Saturday, August 17, 2002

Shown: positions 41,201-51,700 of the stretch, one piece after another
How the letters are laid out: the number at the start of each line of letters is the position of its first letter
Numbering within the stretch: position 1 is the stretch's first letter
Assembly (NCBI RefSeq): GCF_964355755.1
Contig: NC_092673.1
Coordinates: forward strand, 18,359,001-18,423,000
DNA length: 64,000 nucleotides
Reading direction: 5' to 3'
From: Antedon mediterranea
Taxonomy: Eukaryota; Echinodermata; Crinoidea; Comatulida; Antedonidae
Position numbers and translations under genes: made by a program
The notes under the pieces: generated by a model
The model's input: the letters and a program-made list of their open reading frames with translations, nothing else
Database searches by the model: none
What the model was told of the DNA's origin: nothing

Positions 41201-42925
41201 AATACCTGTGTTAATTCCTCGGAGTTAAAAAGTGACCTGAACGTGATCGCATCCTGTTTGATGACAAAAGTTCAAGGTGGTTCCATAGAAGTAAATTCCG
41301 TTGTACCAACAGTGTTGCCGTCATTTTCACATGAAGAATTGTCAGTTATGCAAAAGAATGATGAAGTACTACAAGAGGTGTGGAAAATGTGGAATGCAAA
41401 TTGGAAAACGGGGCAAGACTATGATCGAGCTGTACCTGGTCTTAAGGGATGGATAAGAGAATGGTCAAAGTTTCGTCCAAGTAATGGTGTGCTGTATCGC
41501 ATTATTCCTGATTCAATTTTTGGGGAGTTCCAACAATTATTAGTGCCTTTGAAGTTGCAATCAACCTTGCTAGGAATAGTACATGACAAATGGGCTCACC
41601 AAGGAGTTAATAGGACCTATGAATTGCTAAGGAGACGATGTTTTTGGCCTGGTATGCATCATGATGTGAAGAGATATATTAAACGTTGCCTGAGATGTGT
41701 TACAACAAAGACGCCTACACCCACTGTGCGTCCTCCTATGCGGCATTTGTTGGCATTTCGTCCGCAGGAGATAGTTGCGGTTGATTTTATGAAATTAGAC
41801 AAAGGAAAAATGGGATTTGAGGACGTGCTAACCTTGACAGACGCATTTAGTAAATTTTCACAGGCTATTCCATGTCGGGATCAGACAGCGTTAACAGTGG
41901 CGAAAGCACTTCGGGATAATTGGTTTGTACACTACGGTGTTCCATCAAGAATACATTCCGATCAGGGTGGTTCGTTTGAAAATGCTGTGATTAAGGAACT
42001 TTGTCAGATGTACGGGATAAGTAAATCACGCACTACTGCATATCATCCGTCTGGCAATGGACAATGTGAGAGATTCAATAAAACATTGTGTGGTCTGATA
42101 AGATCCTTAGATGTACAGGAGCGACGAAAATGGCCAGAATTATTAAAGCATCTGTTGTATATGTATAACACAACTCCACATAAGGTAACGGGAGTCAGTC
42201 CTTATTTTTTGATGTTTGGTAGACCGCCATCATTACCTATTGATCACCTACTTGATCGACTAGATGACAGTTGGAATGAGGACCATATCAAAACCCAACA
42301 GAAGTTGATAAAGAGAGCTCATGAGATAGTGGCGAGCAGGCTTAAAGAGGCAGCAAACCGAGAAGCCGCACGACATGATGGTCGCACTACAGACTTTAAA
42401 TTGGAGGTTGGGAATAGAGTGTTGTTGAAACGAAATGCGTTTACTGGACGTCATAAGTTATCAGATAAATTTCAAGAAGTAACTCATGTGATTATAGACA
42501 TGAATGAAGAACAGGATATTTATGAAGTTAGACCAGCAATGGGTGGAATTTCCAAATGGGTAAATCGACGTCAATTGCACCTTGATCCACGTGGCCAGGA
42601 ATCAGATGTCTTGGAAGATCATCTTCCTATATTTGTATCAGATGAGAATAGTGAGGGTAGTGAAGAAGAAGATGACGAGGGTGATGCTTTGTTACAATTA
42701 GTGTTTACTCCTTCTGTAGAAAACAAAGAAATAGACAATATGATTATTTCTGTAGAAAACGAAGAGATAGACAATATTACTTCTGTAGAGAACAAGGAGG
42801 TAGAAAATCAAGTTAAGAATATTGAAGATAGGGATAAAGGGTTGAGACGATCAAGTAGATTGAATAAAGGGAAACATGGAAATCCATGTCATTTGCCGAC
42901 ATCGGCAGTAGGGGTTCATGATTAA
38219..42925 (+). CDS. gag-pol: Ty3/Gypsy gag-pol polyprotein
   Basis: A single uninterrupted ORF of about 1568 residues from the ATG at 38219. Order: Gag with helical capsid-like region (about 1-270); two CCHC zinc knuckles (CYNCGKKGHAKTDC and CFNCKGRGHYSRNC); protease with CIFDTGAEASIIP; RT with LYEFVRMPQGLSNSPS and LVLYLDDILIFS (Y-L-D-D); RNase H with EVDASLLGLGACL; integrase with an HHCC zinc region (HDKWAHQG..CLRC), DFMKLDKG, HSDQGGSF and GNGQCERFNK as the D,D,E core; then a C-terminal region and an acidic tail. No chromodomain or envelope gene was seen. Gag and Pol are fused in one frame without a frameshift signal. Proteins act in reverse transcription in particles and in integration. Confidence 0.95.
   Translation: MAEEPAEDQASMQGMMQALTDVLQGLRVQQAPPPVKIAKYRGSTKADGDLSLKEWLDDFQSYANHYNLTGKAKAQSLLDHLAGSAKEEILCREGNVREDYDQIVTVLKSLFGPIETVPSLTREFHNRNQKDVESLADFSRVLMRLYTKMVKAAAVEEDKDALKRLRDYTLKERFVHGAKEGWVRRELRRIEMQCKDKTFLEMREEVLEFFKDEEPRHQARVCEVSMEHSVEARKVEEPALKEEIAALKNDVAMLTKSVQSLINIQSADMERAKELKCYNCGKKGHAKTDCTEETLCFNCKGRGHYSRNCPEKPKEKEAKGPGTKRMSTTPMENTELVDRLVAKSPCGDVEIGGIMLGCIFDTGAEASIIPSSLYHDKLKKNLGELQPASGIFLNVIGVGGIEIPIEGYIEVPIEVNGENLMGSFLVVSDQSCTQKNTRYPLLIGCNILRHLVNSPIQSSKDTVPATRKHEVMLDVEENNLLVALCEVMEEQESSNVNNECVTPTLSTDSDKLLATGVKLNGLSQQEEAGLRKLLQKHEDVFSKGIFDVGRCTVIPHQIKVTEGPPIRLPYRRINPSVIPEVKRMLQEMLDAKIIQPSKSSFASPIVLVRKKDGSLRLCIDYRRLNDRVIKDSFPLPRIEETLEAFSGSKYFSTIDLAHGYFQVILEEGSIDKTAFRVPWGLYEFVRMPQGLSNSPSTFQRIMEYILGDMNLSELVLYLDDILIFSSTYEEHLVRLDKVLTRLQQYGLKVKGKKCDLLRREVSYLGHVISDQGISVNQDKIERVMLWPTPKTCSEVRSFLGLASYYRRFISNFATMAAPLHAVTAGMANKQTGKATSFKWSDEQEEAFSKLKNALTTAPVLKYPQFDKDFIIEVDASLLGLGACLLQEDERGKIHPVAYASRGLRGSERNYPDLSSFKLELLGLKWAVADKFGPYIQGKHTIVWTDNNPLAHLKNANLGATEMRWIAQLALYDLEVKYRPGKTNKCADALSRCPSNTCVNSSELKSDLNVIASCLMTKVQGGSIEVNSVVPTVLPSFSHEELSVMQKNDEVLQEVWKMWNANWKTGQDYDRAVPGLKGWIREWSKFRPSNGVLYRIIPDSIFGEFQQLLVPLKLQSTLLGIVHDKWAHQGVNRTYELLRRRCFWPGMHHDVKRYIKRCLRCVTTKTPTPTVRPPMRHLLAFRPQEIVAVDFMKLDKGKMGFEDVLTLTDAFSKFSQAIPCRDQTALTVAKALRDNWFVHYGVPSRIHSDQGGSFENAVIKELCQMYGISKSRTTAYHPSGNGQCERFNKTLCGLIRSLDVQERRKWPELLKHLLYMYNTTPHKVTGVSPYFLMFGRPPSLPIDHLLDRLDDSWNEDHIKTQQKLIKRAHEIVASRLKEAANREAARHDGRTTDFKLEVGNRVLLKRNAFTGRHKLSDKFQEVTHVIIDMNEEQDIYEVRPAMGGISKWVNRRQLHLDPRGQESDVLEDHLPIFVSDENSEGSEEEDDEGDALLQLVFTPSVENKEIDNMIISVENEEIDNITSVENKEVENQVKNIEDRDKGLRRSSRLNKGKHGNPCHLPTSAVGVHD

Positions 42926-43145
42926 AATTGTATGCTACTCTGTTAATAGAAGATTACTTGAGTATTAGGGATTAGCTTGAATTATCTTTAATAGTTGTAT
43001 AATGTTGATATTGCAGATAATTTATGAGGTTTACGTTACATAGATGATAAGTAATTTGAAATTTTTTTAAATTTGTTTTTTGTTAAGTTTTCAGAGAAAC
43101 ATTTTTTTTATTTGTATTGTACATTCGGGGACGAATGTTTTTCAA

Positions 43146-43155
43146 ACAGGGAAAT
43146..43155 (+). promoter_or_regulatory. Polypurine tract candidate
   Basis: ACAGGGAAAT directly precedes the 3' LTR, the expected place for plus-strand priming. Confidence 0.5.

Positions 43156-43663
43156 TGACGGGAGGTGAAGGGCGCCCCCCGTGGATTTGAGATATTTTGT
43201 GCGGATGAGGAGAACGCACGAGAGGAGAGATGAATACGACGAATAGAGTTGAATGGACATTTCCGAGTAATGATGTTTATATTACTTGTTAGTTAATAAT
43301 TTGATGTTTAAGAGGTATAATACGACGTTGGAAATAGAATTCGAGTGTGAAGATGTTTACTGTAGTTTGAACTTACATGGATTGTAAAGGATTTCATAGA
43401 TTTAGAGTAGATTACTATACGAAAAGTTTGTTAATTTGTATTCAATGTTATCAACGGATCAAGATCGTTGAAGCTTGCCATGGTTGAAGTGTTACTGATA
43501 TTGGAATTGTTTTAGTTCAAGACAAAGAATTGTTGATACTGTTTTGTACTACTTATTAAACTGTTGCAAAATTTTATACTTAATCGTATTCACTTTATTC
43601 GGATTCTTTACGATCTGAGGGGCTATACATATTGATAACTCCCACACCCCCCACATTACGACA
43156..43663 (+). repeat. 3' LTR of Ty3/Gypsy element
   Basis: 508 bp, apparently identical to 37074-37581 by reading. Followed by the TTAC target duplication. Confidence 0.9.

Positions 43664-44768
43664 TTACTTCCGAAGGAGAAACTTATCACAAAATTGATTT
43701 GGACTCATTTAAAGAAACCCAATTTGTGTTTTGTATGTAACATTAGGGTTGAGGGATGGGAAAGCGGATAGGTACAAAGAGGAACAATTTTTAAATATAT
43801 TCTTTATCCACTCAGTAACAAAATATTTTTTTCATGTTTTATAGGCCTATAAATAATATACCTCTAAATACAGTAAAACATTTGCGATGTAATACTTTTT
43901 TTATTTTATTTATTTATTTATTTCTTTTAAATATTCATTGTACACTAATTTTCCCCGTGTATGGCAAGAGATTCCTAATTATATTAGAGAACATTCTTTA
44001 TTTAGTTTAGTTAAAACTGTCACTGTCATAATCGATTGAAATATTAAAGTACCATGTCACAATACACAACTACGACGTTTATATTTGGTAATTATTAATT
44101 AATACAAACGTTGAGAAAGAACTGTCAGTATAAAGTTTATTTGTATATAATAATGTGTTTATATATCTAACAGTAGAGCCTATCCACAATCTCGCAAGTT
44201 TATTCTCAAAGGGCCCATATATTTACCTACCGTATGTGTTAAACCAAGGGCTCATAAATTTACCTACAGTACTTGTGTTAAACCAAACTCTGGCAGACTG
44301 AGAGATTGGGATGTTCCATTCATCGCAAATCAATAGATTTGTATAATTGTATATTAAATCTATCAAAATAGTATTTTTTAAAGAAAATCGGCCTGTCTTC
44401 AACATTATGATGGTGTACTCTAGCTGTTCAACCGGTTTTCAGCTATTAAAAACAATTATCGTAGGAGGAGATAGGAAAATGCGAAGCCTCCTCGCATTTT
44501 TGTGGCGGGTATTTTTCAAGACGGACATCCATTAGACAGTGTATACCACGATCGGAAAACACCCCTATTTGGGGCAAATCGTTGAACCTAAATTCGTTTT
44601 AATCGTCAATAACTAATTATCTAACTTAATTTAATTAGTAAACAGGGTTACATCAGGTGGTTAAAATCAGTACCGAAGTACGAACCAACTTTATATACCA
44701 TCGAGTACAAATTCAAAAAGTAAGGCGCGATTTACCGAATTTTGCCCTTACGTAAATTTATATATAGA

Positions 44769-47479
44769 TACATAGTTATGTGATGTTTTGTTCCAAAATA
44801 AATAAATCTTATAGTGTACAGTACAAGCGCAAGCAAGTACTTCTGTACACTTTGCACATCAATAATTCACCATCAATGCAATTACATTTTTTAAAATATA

School Board - I'm still baffled and angry about the pulling of Harper Lee's Pulitzer Prize winning novel, To Kill a Mockingbird, from Parish School library shelves by Plaquemines Parish School Superintendent Jim Hoyle. What is objectionable is not anything in the book or the movie, but that anything could potentially be censored at the drop of a complaint. Again, I see an attitude here that once again absolves parents from any responsibility for encouraging mentally astute and critically-thinking behavior in their children. Sure, I don't want my children to see evil in the world, to hear profanity, and to suffer through morally difficult moments; but life is not so kind. What's important is for me, as a parent, to walk through such moments of exposure with my children, when I can, to help them think through things, to help them build their own sense of right and wrong, to help them develop a sense of correct moral action that they can call their own. I firmly believe that censorship short-changes the mental and moral strengthening of children, not the other way around.

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